'Hickok': Film Review

Hickok -Still 1-Publicity-H 2017
Courtesy of Status Media & Entertainment
Western comfort food.

Luke Hemsworth plays Wild Bill in this oater also featuring Kris Kristofferson, Trace Adkins and Bruce Dern.

The innate superiority of the Hemsworth family gene pool is demonstrated by Timothy Woodward Jr.’s low-budget oater in which Luke, older brother to Chris and Liam, plays Wild Bill Hickok. A perfectly serviceable Western featuring a comfortingly familiar storyline, Hickok will tide genre fans over until more substantial offerings come along.

Following in the footsteps of such actors as Gary Cooper, Jeff Bridges and Sam Elliott, among many others, the burly Hemsworth proves more than credible with his portrayal of the iconic gunslinger, the sort of archetypal Western character who doesn’t bother to remove his boots while taking a bath. The film, loosely based on real events, focuses on a chapter in Hickok’s life when he served as the marshal of Abilene, Kansas, in the 1870s.

Intent on bringing law and order to the violence-torn community, Hickok decrees a ban on firearms within city limits (a plot element that may prove jarring to many shoot-'em-up fans). This doesn’t sit well with saloon owner Phil Poe (Trace Adkins), who fears the effect it will have on business and also resents Hickok’s past romantic relationship with beautiful single mother Mattie (Cameron Richardson). Poe puts a bounty on Hickok’s head, attracting the interest of yet another iconic Western figure, John Wesley Hardin (Kaiwi Lyman-Mersereau).

You can pretty much guess the rest, with Michael Lanahan’s screenplay incorporating standard Western tropes and characters including a righteous mayor (Kris Kristofferson) and crusty town doctor (Bruce Dern), not to mention the love interest’s young son (Hunter Fischer) who bears a more than coincidental resemblance to Wild Bill.

Hemsworth, forgoing the long locks and mustache normally associated with his real-life character, invests his portrayal with doses of entertaining humor. He receives solid support from the veteran cast: Kristofferson exudes effortless gravitas; Adkins, who’s made acting in Westerns a steady side gig from his country music career, uses his endlessly deep voice to effectively menacing effect; and Dern (who’s apparently been unable to achieve significant career momentum from his Oscar-nominated turn in Nebraska) amusingly provides the effect of a modern-day Walter Brennan.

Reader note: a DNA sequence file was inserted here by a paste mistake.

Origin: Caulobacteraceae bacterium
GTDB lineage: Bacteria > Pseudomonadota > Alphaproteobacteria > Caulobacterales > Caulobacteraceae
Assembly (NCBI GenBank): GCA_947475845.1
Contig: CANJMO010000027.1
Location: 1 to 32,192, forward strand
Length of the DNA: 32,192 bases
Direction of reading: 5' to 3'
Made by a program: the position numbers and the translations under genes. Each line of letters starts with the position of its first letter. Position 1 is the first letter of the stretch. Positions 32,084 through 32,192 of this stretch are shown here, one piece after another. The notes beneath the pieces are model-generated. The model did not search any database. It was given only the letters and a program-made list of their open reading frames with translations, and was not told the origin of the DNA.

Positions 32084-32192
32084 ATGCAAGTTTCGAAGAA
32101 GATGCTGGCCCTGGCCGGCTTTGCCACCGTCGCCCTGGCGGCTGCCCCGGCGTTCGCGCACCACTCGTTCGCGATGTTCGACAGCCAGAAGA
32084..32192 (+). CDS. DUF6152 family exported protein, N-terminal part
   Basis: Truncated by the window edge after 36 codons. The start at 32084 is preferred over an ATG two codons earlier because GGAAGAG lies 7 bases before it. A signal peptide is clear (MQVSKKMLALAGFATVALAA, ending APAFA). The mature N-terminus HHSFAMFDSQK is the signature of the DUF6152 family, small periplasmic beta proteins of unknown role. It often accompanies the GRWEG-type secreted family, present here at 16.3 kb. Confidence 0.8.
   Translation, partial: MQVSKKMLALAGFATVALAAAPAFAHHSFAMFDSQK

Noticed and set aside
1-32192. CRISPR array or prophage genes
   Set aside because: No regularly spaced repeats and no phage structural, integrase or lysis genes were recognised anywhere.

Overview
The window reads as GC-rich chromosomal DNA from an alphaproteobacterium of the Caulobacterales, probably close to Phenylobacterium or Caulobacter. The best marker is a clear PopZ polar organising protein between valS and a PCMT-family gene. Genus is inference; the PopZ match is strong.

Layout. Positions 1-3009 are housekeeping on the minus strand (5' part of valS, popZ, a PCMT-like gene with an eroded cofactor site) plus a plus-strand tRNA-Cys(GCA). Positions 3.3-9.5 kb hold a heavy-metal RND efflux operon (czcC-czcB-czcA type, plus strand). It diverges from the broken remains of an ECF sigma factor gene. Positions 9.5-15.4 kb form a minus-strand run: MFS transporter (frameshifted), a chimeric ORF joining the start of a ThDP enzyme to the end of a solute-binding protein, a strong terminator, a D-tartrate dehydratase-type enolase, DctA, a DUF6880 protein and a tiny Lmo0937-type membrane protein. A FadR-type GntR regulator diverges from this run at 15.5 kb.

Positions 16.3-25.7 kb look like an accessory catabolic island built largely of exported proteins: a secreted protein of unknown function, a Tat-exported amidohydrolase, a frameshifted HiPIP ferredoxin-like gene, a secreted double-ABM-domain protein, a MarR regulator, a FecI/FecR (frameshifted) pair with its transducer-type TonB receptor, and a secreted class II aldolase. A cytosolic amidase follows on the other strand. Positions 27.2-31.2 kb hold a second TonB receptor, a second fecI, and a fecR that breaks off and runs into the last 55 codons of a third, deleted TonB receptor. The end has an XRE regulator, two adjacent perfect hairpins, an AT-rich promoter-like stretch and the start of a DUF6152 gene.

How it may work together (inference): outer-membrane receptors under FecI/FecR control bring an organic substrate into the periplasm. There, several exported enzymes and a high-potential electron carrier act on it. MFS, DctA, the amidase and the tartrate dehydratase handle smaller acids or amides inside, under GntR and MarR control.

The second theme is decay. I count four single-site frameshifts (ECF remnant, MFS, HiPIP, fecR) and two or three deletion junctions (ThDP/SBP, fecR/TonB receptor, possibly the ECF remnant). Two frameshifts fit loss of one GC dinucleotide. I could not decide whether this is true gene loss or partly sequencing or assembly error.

There’s absolutely nothing memorable about the film, which is unlikely to replace such previous cinematic depictions of its central character as Wild Bill and HBO’s Deadwood in anyone’s memories. But it boasts plenty of gritty period atmosphere and earns points for its lack of pretension. Resembling both an old Republic Pictures programmer and an episode of the sort of Western drama series that were once a broadcast network staple, Hickok will prove appealing to the sort of older filmgoer who complains that “they don’t make ‘em like that anymore.”

Production companies: Status Media & Entertainment, Vision Tree Media, Paterson Enterprises, Avery Production, Pay It Forward Entertainment
Distributor: Cinedigm
Cast: Luke Hemsworth, Trace Adkins, Kris Kristofferson, Bruce Dern, Cameron Richardson, Kaiwi Lyman-Mersereau, Hunter Fischer
Director: Timothy Woodward Jr.
Screenwriter: Michael Lanahan
Producers: Henry Penzi, Chris Nicoletti, Timothy Woodward Jr., Luren de Normandie
Executive producers: Kirk Peterson, Eric Peterson, Benjamin Gerry, J.D. Seraphine
Director of photography: Pablo Diez
Production designer: Christian Ramirez
Editor: Ned Thorne
Costume designer: Nikki Pelley
Composer: Andrew Joslyn
Casting: Lauren De Normandie

88 minutes